Il Salviatino, which is part of an exclusive collection of Virtuoso, would serve as my first buffer between town and country before heading deeper into the heartland. Just a short 15-minute drive from Peretola Airport, the hotel’s grounds are home to 44 uniquely decorated suites, each one with its own story and blend of local artisanship. But amidst the original frescoes, antique walk-ins and mezzanine floors, I found more than just simple luxury. I found new friends and a timeless experience that simply cannot be duplicated because what Il Salviatino really feels like, is home.

Before the hotel’s current ownership, its earliest history indicates that the original structure was a Roman fortress. Its first recorded documents date back to the 14th century, when the villa was acquired by the Baldesi family. Over the centuries Il Salviatino would change hands between several of Italy’s elite, some of whom added original artwork and new renovations. By 1911, the villa was acquired by poet and art critic, Ugo Ojetti, who would spend his days admiring the views of Florence. During his tenure as owner, Ojetti added the hotel’s Greenhouse Suites and its stunning library which, at the time, was considered one of the most culturally renowned spots frequented by the likes of Salvador Dalí and Gabriele D’Annunzio (a room which I found ideal for an afternoon Aperol spritz).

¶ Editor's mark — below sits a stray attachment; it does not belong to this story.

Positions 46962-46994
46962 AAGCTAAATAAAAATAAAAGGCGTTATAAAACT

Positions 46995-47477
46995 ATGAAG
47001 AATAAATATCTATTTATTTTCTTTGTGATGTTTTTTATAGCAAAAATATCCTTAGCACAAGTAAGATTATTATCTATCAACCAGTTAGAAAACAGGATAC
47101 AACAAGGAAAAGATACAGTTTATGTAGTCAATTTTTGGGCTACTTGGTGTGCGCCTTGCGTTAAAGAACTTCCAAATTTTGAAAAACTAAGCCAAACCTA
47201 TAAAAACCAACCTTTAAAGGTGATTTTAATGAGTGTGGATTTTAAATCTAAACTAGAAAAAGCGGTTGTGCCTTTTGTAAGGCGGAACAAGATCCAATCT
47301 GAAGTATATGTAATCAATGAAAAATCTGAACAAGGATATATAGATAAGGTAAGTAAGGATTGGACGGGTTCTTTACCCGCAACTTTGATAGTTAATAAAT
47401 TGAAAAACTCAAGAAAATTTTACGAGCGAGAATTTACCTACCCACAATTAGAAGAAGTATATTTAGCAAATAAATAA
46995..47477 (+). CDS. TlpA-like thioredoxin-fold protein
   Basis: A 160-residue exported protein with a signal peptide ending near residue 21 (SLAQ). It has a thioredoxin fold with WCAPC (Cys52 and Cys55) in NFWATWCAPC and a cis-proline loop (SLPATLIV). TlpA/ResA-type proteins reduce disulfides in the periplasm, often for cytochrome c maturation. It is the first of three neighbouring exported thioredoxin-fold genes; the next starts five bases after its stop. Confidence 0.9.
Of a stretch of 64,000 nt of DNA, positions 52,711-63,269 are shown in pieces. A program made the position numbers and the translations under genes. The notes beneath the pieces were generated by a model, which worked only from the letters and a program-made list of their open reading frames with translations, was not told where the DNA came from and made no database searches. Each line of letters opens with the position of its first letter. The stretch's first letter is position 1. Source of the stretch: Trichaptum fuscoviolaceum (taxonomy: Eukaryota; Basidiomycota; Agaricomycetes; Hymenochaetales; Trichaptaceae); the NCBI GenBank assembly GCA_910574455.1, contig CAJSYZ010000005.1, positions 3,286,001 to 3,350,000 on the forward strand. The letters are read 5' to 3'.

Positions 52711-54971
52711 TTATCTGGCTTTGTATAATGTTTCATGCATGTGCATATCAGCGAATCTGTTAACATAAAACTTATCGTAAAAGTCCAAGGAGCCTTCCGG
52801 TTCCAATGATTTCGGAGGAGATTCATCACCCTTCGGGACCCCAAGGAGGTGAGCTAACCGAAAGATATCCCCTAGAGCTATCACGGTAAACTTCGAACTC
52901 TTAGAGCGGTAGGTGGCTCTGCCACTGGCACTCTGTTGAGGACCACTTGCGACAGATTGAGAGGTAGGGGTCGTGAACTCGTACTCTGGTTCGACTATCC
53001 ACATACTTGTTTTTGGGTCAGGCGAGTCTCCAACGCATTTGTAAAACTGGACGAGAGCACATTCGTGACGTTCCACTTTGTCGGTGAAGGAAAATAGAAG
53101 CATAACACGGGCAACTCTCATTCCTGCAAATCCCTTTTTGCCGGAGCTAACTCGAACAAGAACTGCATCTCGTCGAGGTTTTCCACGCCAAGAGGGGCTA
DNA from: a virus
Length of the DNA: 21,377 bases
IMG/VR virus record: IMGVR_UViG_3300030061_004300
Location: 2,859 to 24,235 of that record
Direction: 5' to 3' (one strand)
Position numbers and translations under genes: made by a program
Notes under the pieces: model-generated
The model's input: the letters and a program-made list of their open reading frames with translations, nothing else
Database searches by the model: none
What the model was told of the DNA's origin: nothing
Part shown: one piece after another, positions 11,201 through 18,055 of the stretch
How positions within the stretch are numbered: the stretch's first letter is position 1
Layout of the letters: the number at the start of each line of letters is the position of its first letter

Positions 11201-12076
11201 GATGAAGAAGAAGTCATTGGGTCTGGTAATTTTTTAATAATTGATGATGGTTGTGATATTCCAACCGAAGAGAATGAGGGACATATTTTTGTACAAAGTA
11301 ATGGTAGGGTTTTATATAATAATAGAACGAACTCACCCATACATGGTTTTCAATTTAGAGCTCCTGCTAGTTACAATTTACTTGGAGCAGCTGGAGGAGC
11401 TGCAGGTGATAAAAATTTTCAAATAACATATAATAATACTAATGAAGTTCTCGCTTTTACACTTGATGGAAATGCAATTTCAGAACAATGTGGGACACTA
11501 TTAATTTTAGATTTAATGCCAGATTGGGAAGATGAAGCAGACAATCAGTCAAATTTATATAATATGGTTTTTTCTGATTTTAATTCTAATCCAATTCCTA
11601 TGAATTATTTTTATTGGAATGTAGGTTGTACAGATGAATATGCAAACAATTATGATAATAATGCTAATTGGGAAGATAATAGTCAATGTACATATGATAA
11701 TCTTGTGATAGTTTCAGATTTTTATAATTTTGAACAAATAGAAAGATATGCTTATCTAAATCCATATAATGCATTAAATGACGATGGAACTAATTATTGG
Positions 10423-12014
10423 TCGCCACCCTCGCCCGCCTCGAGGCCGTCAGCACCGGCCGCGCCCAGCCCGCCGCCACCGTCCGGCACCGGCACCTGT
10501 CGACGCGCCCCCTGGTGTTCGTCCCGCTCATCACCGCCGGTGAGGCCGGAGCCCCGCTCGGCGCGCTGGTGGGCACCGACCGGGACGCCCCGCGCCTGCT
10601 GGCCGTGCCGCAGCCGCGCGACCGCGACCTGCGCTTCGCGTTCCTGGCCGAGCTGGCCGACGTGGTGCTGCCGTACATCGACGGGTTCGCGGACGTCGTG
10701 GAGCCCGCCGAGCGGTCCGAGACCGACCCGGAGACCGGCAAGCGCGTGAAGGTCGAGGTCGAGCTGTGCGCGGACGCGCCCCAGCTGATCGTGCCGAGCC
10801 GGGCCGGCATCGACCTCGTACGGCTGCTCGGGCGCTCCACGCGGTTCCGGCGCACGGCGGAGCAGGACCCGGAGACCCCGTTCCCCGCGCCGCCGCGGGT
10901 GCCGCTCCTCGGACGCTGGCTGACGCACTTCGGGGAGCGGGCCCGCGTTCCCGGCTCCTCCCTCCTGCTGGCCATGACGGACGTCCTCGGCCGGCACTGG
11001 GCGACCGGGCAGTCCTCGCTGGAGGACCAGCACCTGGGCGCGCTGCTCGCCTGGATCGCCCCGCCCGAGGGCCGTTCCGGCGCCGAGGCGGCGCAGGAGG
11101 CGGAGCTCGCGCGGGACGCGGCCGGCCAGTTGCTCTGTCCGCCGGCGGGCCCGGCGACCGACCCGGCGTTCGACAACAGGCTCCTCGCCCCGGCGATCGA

During the ‘70s and ‘80s, Il Salviatino became Stanford University’s Italian headquarters and was abandoned for nearly two decades following. After a major renovation, it officially opened as a hotel in 2010 and then came under the ownership of Alessandra Rovati Vitali in 2016. Vitali’s vision is to cast aside the property’s pretentious nature in a more sophisticated and accessible fashion—while still preserving the villa’s old-world splendor. These sentiments are echoed by Il Salviatino’s CEO, Marco Milocco, who can often be spotted admiring the property’s grounds and pieces they’ve inherited from the Ritz in Paris. A native of Tuscany and seasoned hotelier, Milocco has also played a key role in the hotel’s core philosophies and offerings.